The protective role of antioxidants against free-radical associated diseases has been widely studied, leading to the development of new types of antioxidants to remove reactive oxygen species such as O2•- and •OH. We synthesized a new type of synthetic antioxidant in which the catechol (B ring) and chroman moieties (AC ring) within the (+)-catechin (CA) structure were constrained to be planar. As compared with CA, planar catechin (PCA) showed strong radical scavenging activities towards both galvinoxyl and cumylperoxyl radicals. Reduced prooxidant activity was also observed, consistent with the dianion form of PCA being weaker at generating O2•- than the dianion form of CA. PCA completely inhibited DNA-strand scission induced by the Fenton reaction, whereas CA exhibited not only antioxidant properties but also prooxidant properties consistent with enhanced DNA strand cleavage. As compared with hydrophilic CA, the lipophilicity of PCA due to its planarity may aid in penetration of these antioxidant molecules past the cell membrane. Further development of planar PCA may be a favorable approach towards new clinically useful antioxidants for the treatment of free-radical associated diseases.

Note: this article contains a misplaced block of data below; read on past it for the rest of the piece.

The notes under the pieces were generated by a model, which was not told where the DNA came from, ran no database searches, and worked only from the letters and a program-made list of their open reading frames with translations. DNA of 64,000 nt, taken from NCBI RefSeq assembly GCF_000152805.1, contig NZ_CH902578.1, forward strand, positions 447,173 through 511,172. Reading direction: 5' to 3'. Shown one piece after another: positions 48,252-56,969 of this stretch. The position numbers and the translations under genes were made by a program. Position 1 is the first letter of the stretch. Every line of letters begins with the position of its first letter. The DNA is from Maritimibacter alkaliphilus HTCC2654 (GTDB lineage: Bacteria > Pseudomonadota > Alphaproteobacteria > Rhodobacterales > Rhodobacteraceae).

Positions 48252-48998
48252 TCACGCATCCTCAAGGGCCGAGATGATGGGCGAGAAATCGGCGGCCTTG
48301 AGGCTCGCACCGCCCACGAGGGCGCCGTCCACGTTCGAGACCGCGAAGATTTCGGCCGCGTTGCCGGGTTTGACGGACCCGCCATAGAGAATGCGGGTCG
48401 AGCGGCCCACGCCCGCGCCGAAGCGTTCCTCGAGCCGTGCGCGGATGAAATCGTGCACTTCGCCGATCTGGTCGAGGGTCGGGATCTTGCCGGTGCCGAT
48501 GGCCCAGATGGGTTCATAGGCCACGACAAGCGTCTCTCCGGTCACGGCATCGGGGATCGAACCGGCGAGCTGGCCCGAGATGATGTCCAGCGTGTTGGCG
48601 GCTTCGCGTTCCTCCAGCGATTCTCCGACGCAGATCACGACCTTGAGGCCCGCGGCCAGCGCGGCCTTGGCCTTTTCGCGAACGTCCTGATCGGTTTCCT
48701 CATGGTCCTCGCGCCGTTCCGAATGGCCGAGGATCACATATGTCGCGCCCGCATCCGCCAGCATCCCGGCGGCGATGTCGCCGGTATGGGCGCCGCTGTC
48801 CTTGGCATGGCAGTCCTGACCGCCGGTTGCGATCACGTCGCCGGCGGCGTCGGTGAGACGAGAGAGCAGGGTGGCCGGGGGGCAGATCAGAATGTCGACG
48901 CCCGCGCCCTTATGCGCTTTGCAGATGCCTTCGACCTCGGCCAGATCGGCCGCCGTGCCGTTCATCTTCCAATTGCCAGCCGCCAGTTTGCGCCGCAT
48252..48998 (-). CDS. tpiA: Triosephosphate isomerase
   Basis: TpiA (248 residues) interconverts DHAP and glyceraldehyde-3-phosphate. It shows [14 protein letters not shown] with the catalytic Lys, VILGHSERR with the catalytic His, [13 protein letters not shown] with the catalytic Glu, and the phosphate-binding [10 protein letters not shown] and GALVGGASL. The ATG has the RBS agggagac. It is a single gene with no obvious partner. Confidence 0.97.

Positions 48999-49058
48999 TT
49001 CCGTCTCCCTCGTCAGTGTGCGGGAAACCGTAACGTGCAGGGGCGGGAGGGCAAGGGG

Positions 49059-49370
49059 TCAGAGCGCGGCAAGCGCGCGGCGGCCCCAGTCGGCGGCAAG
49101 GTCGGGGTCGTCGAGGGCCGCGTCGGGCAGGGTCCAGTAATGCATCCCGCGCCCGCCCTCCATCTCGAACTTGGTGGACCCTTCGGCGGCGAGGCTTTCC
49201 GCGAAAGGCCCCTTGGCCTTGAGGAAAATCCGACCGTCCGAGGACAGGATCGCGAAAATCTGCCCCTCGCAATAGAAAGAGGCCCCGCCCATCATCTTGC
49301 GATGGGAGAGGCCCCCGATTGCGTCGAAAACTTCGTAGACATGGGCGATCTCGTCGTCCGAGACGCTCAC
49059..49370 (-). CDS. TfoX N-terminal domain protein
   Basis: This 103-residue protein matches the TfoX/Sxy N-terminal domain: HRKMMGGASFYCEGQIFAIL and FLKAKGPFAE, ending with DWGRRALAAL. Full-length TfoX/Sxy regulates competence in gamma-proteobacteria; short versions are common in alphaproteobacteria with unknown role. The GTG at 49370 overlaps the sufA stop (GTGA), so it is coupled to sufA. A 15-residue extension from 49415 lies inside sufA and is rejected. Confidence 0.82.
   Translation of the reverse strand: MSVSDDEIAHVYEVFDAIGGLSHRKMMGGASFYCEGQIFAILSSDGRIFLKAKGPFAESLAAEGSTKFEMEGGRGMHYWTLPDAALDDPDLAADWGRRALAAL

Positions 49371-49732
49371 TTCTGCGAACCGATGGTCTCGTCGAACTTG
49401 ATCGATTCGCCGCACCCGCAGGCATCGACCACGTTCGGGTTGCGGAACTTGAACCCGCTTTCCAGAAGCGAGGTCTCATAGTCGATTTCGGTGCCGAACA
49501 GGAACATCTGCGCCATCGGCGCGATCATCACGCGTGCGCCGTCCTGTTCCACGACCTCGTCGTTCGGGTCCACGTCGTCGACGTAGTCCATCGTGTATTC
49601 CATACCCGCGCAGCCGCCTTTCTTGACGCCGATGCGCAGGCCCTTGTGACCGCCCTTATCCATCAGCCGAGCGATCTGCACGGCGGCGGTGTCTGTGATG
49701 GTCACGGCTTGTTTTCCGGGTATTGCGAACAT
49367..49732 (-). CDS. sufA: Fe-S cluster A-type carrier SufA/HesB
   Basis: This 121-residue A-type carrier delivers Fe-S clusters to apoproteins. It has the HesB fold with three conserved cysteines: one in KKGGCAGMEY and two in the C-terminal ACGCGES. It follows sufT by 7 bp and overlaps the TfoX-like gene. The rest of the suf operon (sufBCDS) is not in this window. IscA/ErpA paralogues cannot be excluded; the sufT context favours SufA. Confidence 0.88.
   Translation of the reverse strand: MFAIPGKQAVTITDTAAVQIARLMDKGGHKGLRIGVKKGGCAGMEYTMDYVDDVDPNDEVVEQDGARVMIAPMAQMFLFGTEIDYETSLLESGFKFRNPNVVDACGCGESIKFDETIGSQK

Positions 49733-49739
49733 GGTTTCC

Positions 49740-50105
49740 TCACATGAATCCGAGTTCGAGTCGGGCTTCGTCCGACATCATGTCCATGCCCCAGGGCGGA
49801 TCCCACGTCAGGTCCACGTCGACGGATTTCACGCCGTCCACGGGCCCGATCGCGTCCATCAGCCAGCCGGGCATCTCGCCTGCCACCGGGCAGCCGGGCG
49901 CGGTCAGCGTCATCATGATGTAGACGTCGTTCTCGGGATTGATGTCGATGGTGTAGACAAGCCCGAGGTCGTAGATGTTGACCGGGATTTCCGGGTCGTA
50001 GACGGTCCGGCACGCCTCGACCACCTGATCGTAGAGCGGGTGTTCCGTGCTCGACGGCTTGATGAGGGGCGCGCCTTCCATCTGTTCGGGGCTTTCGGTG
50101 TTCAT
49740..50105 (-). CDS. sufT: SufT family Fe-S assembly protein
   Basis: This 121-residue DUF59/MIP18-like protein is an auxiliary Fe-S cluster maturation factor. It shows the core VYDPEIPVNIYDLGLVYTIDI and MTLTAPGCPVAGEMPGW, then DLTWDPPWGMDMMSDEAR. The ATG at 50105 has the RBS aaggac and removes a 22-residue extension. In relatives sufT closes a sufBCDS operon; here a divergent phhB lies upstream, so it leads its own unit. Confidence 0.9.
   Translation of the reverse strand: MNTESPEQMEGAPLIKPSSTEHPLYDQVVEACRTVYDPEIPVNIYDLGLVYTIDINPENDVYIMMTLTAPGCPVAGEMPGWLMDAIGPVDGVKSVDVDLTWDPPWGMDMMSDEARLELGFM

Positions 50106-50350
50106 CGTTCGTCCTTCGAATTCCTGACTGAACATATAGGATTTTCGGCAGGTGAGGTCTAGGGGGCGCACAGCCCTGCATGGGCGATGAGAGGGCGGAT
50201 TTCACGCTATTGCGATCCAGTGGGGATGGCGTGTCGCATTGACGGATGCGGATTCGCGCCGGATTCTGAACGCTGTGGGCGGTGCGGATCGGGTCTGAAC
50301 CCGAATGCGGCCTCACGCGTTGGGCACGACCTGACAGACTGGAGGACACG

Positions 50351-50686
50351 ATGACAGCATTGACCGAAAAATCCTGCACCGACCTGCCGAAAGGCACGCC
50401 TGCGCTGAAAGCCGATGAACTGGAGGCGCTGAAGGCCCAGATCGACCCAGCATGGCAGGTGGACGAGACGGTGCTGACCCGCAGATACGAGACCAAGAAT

The incidence of cancer can be decreased by avoiding the intake of mutagens and carcinogens; however, cancer is also induced by endogenous factors. Water is the most essential substance for life, but causes DNA damage via the release of purine nucleobases from DNA, termed depurination, and the hydrolysis of amino groups of nucleobases, termed deamination. Nitric oxide and hypochlorous acid, essential compounds in the host defense system, are formed by specific enzymes and kill invading microorganisms. Nitric oxide reacts with nucleobases resulting in deamination products as well as hydrolysis. Recently, two novel products were identified in the reaction of nucleobases with nitric oxide. Hypochlorous acid reacts with nucleobases resulting in various products. In addition, several products including novel compounds have been identified in the reaction of hypochlorous acid with guanine. When DNA replication occurs without complete repair, these lesions cause mutations in cellular DNA, and accumulation of these mutations may cause cancer. Thus, we should consider water, nitric oxide, and hypochlorous acid in the human body as endogenous cancer risk factors. This review describes DNA damage and subsequent mutations caused by water, nitric oxide, and hypochlorous acid.